Saturday, March 17, 2007

Help Yourself

Praise be to the God and Father of our Lord Jesus Christ, the Father of compassion and the God of all comfort, who comforts us in all our
troubles, so that we can comfort those in any trouble with the comfort we ourselves have received from God
(2 Corinthians 1:3-4)

Our God is a God of compassion. When we show compassion for each other, we join God at work in the world. We also share what God has shared with us and, in this way, we experience again the joy of God’s care for us.

A man named Thomas Browne once wrote –

“By compassion we make others' misery our own, and so, by relieving them, we relieve ourselves also.”

The best way to help yourself is to help someone else.

Friday, March 16, 2007

Truth & Truthiness

And I will ask the Father, and he will give you another Counselor to be with you forever— the Spirit of truth. The world cannot accept him, because it neither sees him nor knows him. But you know him, for he lives with you and will be in you. (John 14.16-17)

The world tries to tell us there is no truth, only personal opinions. Truth has been replaced by “truth-i-ness”. If it seems true to you or to me, then it must be. Truth is only approximate truth, “inclusive” of a wide range of perspectives.

In the face of this, the exclusive truth of God’s Word seems downright intolerant, even volatile. But those of us who have been transformed by the faith of Christ see things differently.

Thomas Ledyard Cuyler wrote –

“Conversion by the Holy Spirit is a spiritual illumination of the soul. God's grace lights up the dark heart. And when a man has once been kindled at the cross of Christ, he is bound to shine.”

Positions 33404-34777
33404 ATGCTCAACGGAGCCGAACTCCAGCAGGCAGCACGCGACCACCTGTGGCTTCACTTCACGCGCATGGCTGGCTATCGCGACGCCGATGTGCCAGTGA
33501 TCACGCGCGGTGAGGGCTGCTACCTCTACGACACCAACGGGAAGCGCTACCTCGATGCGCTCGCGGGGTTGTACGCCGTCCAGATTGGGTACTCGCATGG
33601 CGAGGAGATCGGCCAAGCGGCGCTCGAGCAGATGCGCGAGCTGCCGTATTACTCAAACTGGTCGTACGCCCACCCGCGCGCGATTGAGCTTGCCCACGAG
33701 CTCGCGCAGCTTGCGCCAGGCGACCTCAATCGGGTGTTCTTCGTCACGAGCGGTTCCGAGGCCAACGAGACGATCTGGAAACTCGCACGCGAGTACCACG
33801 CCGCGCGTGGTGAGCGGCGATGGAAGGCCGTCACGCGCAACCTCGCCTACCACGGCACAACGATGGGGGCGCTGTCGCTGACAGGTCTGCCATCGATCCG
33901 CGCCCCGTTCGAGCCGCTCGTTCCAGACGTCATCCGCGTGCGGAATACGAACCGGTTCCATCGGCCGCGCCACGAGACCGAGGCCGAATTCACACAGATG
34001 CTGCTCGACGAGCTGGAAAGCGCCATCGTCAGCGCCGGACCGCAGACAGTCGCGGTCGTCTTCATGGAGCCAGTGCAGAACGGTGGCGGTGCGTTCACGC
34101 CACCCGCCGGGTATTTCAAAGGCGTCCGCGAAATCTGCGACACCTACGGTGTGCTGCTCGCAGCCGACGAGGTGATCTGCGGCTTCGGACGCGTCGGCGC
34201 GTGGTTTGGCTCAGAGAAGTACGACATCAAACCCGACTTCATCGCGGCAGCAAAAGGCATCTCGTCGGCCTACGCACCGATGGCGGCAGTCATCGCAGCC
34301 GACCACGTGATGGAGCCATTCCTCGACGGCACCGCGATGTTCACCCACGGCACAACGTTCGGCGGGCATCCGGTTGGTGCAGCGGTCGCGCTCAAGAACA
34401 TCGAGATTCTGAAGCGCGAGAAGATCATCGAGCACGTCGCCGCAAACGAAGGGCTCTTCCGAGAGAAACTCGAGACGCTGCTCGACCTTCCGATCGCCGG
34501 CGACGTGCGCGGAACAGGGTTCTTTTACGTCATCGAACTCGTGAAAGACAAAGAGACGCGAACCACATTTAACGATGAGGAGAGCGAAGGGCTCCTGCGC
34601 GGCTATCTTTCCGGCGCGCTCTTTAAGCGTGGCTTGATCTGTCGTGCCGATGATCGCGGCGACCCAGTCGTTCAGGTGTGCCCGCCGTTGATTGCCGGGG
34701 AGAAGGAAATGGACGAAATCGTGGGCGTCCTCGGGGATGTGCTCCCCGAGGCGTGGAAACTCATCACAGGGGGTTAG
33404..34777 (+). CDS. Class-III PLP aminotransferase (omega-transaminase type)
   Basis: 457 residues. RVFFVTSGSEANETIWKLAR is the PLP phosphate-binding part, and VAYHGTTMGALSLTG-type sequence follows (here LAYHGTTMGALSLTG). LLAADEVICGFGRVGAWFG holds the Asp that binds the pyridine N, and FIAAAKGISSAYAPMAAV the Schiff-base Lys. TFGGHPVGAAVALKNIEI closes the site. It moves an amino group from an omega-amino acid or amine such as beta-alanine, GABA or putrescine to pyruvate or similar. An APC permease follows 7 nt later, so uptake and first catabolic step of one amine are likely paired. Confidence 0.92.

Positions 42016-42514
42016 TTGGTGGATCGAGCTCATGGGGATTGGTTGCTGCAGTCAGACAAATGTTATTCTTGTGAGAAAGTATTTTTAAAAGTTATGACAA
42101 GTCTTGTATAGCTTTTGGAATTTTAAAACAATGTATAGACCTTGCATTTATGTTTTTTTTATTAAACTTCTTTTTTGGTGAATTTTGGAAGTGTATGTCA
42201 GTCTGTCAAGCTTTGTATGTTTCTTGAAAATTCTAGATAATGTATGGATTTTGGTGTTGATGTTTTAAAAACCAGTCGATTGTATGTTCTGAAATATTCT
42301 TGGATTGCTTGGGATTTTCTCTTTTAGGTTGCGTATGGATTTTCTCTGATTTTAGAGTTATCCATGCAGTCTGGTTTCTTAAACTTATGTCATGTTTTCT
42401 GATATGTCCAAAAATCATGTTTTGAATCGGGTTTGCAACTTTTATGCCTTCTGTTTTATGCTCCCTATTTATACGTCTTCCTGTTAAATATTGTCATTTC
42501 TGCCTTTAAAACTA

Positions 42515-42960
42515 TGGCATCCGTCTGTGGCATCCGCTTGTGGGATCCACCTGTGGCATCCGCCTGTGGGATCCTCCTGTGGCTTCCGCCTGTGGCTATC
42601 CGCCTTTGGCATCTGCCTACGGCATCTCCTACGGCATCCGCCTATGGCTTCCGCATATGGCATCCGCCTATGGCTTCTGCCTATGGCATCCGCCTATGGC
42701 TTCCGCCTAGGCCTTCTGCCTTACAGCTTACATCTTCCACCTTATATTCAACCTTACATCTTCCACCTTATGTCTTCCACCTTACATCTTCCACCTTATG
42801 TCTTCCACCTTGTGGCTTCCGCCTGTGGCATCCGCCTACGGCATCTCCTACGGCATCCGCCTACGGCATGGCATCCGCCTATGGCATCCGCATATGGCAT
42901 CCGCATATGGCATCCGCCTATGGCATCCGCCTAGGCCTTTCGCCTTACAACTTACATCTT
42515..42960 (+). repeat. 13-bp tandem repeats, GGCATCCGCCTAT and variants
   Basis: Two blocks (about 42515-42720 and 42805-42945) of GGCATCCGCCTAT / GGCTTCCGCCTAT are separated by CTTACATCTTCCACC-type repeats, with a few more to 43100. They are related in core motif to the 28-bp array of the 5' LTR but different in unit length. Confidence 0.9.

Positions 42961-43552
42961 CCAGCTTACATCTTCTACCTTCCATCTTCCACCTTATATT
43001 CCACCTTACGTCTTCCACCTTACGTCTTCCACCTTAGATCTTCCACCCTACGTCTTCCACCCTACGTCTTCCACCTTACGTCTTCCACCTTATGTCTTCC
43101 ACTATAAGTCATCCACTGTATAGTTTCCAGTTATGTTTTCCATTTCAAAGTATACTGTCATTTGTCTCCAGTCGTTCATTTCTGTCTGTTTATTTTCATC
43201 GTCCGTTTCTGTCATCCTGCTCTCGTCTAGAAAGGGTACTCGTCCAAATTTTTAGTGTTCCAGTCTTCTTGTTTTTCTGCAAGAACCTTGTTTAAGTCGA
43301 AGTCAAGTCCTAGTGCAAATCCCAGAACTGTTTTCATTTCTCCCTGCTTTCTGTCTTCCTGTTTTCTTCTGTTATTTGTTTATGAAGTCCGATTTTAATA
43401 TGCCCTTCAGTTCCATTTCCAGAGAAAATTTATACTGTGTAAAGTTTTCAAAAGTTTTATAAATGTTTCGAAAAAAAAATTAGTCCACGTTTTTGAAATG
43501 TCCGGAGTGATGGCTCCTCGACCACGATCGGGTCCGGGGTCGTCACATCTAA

In a confused world, we are to shine in the Spirit of Christ, who is the Way, the Truth, and the Life.

Thursday, March 15, 2007

The Far Country

After he drove the man out, he placed him on the east side of the Garden of Eden cherubim and flaming sword flashing back and forth to guard the way to the tree of life. (Genesis 3:24)

I can see in the strip malls and the phone calls
The flaming swords of Eden
In the fast cash and the news flash
And the horn blast of war
In the sin-fraught cities of the dying and the dead
Like steel-wrought graveyards where the wicked never rest
To the high and lonely mountain in the groaning wilderness
We ache for what is lost…

(Andrew Petersen from “The Far Country”)

Wednesday, March 14, 2007

Pillows & Dunghills

So Satan went out from the presence of the LORD and afflicted Job with painful sores from the soles of his feet to the top of his head. Then Job took a piece of broken pottery and scraped himself with it as he sat among the ashes.

His wife said to him, “Are you still holding on to your integrity? Curse God and die!” He replied, “You are talking like a foolish woman. Shall we accept good from God, and not trouble?”

In all this, Job did not sin in what he said. (Job 2:7-10)

I’ve known many people who struggle through such a depth of suffering you wonder how they hold onto their faith. I’ve also known many who seem to live in the lap of luxury who give up on God.

Faith in God does not depend on the situation we find ourselves in. Throughout the Bible, God lifts up the humble and lowly and casts down the high and mighty.

One of our Puritan ancestors, Thomas Watson observed -